BWW REVIEW: Conformity And Compliance Are Challenged In ONE FLEW OVER THE CUCKOO'S NEST
Saturday 5th August 2017, 7:30pm Reginald Theatre, Seymour Centre
Sport for Jove's latest offering takes a contemporary turn from its usual period works with Dale Wasserman's adaptation of Ken Kesey's ONE FLEW OVER THE CUCKOO'S NEST. Director Kim Hardwick ensures that whilst set in the 1960's, this story of rebellion against a system that only understands conformity and normalisation still holds a relevance as whilst medical practices have changed, those that are different are still not always embraced.
The work, based on Kesey's once controversial novel, is a pared back adaptation of the story of Randle Patrick McMurphy's (Anthony Gooley) admittance to a psychiatric hospital where he rebels and resists the rules of the rigid Nurse Ratched (Di Smith) while seeks to inspire his fellow patients to stand up for themselves, not realising that he is one of the few that are there against their will. Whilst showing some dated views on therapy and the blame placed on women, it does highlight how some things haven't changed with regards to views that some people still have with regards to those that don't fit into their cookie cutter view of how a person should behave and continues to ask the audience to question how they treat anyone different to themselves.
Designer Isabel Hudson has designed a box set for the day room with institutionAl White tile floors that show the signs of wear and lack of care for cleanliness from the surly orderlies. The stage slopes down towards a gutter of detritus and semi opaque walls of heavy plastic, backed by mirrors at the rear, highlight the fact that the patients are under constant observation. The day room, devoid of colour, is sparsely furnished for utility not comfort with plastic chairs and basic table, water fountain, fan and small television. The patients are dressed in variations of a uniform of green tracksuit with each maintaining something of their own identity in their combination of these items with non -standard issue garments. In contrast, the rigidity of the hospital staff is reinforced by their crisp white uniforms with the two male orderlies sporting ominous leather straps wound around their wrists, ready to restrain a patient deemed dangerous by their power hungry egos.
ooley gives the reprobate McMurphy a delicious danger in his cocky confidence that he won't be broken by the system that has apparently crushed the spirt of the other patients. He tempers McMurphy's toughness by ensuring that the audience can still see his humanity in the desire to honestly want better for his new friends, not just seeing them as a means to escape or win money off, a contrast to the single minded Nurse Ratched. Through Gooley's McMurphy, the audience is challenged to reassess people they'd have once overlooked or judged at face value, and look beyond the surface insecurities to find the reality beneath.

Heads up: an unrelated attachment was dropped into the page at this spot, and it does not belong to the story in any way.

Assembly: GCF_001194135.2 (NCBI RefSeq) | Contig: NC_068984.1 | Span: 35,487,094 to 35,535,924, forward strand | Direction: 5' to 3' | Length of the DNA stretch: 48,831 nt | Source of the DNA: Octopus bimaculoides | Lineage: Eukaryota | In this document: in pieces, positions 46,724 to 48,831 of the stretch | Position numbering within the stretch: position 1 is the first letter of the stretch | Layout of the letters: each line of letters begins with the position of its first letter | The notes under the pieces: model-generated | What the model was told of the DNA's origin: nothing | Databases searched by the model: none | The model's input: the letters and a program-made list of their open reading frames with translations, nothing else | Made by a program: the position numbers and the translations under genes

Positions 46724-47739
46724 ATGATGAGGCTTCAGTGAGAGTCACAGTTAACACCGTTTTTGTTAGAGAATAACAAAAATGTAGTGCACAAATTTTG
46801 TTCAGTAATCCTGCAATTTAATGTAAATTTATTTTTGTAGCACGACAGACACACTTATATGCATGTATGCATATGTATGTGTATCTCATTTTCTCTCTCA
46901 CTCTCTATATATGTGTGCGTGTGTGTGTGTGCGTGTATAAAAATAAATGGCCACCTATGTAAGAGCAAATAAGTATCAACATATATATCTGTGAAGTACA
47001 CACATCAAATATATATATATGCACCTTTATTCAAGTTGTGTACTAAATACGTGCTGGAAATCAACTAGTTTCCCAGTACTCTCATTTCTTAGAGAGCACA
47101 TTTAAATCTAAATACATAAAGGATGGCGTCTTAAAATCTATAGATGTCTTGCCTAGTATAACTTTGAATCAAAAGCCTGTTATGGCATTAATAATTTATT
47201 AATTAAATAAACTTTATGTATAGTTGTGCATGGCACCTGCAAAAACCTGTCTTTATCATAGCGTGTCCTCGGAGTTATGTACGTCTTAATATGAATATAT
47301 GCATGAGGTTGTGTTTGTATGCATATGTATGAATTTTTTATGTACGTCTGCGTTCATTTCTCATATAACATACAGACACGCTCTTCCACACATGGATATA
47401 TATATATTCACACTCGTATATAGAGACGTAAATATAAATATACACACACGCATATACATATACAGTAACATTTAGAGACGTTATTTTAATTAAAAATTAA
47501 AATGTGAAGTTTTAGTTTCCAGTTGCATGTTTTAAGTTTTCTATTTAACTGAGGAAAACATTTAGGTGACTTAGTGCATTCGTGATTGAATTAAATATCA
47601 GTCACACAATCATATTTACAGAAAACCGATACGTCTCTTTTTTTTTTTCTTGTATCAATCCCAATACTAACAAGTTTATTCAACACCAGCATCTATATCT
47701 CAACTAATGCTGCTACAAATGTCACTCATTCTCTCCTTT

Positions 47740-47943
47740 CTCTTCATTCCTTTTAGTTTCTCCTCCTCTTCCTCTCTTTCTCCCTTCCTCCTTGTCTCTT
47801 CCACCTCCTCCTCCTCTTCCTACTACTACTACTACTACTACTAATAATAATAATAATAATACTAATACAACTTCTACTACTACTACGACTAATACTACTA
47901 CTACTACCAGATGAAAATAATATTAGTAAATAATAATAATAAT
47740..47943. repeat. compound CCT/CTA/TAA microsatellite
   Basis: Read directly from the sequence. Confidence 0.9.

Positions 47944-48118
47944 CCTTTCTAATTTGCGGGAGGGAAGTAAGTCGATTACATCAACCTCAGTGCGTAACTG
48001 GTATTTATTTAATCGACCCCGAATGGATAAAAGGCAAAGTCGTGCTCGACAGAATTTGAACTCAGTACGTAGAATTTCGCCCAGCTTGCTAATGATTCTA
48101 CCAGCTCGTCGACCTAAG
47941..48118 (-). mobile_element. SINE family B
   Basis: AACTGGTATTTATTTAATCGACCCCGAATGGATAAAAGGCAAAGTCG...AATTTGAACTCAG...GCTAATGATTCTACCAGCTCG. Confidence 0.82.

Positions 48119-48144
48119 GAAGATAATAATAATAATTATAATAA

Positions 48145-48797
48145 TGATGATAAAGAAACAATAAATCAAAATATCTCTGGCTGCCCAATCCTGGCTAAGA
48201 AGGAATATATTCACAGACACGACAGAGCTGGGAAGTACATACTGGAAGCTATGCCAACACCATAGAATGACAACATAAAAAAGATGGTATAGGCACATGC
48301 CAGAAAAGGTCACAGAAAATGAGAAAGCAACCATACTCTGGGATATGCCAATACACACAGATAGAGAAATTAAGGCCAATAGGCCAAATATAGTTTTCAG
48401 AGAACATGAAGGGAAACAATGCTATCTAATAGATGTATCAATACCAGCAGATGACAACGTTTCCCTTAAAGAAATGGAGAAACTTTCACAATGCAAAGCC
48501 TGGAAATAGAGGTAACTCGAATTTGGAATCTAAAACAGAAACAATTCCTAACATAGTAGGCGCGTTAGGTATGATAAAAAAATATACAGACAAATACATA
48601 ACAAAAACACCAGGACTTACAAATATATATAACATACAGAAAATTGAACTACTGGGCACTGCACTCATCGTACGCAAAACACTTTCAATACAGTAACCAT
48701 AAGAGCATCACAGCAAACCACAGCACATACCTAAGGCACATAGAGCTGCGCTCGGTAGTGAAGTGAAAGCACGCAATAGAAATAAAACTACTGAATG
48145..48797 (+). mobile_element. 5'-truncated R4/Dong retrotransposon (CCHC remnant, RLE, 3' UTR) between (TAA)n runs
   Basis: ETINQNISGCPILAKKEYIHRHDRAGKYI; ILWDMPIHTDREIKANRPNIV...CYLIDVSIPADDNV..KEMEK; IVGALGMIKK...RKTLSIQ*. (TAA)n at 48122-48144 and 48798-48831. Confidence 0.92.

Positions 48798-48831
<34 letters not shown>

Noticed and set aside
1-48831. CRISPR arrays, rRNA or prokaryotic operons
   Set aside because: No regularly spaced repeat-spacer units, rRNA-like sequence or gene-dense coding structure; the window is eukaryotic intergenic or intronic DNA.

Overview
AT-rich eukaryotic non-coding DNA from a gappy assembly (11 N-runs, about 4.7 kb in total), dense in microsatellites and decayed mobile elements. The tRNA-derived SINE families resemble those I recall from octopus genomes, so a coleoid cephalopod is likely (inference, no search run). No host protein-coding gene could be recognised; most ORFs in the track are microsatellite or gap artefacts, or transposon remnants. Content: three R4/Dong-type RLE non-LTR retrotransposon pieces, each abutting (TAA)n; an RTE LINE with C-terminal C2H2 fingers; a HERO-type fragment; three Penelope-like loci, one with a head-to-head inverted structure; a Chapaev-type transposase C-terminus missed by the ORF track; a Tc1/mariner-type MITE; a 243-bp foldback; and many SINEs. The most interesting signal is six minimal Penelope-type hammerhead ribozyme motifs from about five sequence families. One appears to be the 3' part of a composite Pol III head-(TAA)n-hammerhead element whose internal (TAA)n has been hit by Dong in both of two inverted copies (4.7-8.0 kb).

In her return to the stage, Di Smith presents an imposing Nurse Ratched to ensure she is a strong adversary for McMurphy with a sole focus of breaking the men within her 'care'. She ensures that the manipulative nurse is given a rigidity and mechanicalness in keeping with the views of the era that advocated electroshock therapy and lobotomies to deal with anyone that appeared different and resistant to compliance. Smith infuses a smugness to the role as Nurse Ratched wields her power over the patients to further reinforce their issues rather than honestly seek to help people that are generally not damaged.
Hardwick however has pulled back in the intensity of the ongoing fight between McMurphy and Nurse Ratched, dulling the impact of the control and the rebellion and even the ultimate altercation. She has also allowed Dr Spivey (Johann Walraven) to become an almost comic character as the insipid and spineless character drifts in and out in ill fitted clothes and never really defines him as a person. She does however manage the balance in the supporting character expression to ensure they don't become caricatures of 'ill' people whilst still giving each their own particular quirks but doesn't delve too deeply into their characterisations. Wayne McDaniel, whilst not entirely the right fit for the role when the actual character's ethnicity is considered, is wonderful as the mostly silent shuffling Chief Bromden. His expressions and stillness as his 'thoughts' are narrated conveys the fear and pain of understanding that the facility is more a factory of removing the parts of a person that don't conform than one of healing. Travis Jeffery's gives Billy Bibbit a lovely innocence as the young man who has been banished to the facility by a mother who uses guilt on the young man which further reinforces his social awkwardness bought about by a speech impediment. As the older man unsure of his sexuality, Tony Poli captures the denial that many have due to society's pressures for men to behave a certain way in his portrayal of the effeminate and sensitive Dale Harding.
Whilst the illnesses expressed in ONE FLEW OVER THE CUCKOO'S NEST may not be considered illnesses in the current age, they are still seen as differences from the norms which still results in people with these challenges often subjected to ridicule or prejudice. When considering Chief Bromden's thoughts of the facility being part of a factory churning out clones, there is a degree of this that is still relevant in the way society and institutions run in modern society so McMurphy's message to fight to preserve your individuality and stand up for your rights whilst still caring for those around you remains necessary.